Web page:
domiciled in such countries are reminded that this exposes them to both reputational and
      legal risks. Paragraph 104 requires licensees to exercise caution in accepting certified
      documentation from individuals and entities located in high-risk countries and territories
      and to institute appropriate verification checks on such individuals/entities to ensure their
      legitimacy and reliability. These specific requirements are applicable only to banks and
      trust companies.

  622. The CC has via training, which will be incorporated into updated Codes cautioned its
      constituents to pay particular attention to, and regard as high risk indicators:

             • Persons resident in or maintaining trading operations in locations that are known
               to have significant established organised crime environments.
             • Persons resident in or maintaining trading operations in known drug
               producing/transhipment locations.
             • Persons from or maintaining trading operations in locations that are experiencing
               political instability or with a history of this.
             • Persons from or maintaining trading operations in locations that are designated by
               their relevant national authorities as high intensity financial crime areas or such
               similar designation.

  623. The CC has determined that singling out locations, in whichever country they may be, that
      have certain high-risk characteristics, will probably assist in zeroing in on the real risk.

  624. The CC has trained its constituents to monitor reports and studies coming from known
      sources that analyse AML/CFT developments such as FATF, OECD, US agencies and
      certain private sector entities. This recommendation will be incorporated into the updated
      Codes. There is no indication of effective measures in place to ensure that the financial
      institutions under the other regulatory bodies are advised of concerns about weaknesses in
      the AML/CFT systems of other countries.

  625. Regulation 9(1) of the FTRR requires financial institutions to conduct on-going
      monitoring of their client relationships to assess consistency with the account holder’s
      stated purposes. Paragraph 139 of the CBB AML/CFT Guidelines provides where




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      licensees observe unusual activity in relation to any client account they should question the
      customer concerned, even if this means asking "awkward" questions.

  626. There is a general provision for financial institutions under section 23 of the FTRA to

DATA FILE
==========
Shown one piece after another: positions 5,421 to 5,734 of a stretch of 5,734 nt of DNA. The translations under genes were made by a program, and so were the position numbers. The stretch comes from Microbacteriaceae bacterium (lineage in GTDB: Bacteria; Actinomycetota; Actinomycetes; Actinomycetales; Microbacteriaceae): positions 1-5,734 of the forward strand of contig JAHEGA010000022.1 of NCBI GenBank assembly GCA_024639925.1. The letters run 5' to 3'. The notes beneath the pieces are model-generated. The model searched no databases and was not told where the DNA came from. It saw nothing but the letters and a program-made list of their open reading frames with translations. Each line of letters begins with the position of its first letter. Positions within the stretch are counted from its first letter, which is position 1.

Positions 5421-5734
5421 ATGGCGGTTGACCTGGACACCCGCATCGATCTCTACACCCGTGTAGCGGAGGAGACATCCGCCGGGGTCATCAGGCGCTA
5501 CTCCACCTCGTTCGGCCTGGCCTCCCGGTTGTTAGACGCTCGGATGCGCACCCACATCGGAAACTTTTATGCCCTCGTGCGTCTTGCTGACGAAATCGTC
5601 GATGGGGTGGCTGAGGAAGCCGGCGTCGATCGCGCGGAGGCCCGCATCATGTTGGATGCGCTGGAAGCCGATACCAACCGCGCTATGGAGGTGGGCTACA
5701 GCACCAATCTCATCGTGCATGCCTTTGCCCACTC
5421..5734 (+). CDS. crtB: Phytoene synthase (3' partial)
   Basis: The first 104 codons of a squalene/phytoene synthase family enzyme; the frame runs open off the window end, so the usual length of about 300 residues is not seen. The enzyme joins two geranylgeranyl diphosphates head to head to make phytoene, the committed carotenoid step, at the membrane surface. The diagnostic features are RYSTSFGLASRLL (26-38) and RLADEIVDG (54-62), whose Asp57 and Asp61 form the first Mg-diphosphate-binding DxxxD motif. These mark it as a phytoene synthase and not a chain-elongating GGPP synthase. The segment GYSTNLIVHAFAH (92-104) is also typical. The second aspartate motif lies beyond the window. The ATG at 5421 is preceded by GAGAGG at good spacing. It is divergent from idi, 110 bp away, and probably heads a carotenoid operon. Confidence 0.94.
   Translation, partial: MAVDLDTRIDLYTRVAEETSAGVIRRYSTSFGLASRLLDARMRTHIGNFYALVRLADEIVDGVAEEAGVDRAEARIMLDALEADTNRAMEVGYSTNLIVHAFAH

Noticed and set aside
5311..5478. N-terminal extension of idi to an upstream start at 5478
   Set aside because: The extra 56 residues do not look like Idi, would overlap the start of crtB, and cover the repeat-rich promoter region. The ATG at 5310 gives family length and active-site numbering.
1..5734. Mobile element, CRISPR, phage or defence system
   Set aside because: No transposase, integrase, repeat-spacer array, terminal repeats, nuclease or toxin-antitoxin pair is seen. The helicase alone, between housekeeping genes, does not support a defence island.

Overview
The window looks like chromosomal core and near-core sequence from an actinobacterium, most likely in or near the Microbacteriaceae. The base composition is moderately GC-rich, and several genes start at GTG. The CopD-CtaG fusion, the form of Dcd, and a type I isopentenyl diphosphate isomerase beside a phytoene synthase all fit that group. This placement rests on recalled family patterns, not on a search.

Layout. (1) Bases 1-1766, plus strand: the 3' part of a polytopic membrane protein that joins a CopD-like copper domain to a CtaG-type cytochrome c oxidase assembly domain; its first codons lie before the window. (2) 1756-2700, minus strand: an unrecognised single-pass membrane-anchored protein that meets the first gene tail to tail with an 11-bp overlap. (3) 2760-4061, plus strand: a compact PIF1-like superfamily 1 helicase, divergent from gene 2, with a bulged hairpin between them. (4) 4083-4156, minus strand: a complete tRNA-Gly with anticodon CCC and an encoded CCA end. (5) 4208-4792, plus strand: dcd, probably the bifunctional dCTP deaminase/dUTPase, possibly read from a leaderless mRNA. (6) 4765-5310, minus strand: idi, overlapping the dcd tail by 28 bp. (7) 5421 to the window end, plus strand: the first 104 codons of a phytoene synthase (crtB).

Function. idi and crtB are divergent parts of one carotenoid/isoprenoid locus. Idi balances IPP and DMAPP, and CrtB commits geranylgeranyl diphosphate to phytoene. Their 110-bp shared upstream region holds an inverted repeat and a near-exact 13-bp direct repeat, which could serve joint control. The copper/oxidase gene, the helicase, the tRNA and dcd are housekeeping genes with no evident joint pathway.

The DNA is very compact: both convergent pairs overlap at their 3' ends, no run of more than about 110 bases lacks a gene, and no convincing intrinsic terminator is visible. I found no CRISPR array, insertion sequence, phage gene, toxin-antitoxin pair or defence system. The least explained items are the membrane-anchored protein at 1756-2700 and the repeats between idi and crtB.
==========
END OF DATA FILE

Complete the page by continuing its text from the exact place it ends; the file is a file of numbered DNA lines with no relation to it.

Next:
keep such records as are reasonably necessary to enable transactions that are conducted
      through them to be readily reconstructed for a period of not less than five (5) years after the
      completion of that transaction. While the above requires financial institutions to monitor
      and examine unusual activity in accounts, there is no requirement for written findings of the
      examinations of the unusual activity to be kept.

  627. While The Bahamas has not applied counter measures against countries for specifically
      not applying or insufficiently applying the FATF Recommendations, paragraph 104 of the
      CBB AML/CFT Guidelines requires licensees to exercise caution in respect of the
      acceptance of certified documentation from individuals and entities located in high-risk
      countries and territories associated with predicate crimes such as drug trafficking fraud and
      corruption and requires that appropriate verification checks be undertaken on such
      individuals/entities to ensure their legitimacy and reliability. This includes countries that
      do not apply or insufficiently apply the FATF Recommendations.

  628. The above requirements are specific to banks and trust companies and there are no
      complementary measures in place for other financial institutions. The requirements have
      however been adopted by the SC and incorporated in the CC’s Codes of Practice.

3.6.2 Recommendations and Comments

  629. All financial institutions except those already covered should be required to pay special
      attention to all complex, unusual large transactions or unusual patterns of transactions that
      have no apparent or visible economic or lawful purpose.

  630. Financial institutions should be required to examine as far as possible the background and
      purpose of such transactions (i.e. all complex, unusual large transactions or unusual
      patterns of transactions that have no apparent or visible economic or lawful purpose) and
      set forth findings in writing.

  631. Financial institutions should be required to keep such findings (i.e. of all complex, unusual
      large transactions or unusual patterns of transactions that have no apparent or visible
      economic or lawful purpose) available for competent authorities and auditors for at least
      five (5) years.

  632. Financial institutions should be required to give special attention to business relationships
      and transactions with persons (including legal persons and other financial institutions) from
      or in countries, which do not or insufficiently apply the FATF Recommendations.

  633. Effective measures should be in place to ensure that not only the registrants of the CC but
      all other financial institutions are advised of concerns about weaknesses in the AML/CFT
      systems of other countries.

  634. Written findings of the examinations of transactions with persons from or in countries,
      which do not or insufficiently apply the FATF Recommendations that have no apparent
      economic or visible lawful purpose should be available to assist competent authorities.



                                               127
3.6.3 Compliance with Recommendations 11 & 21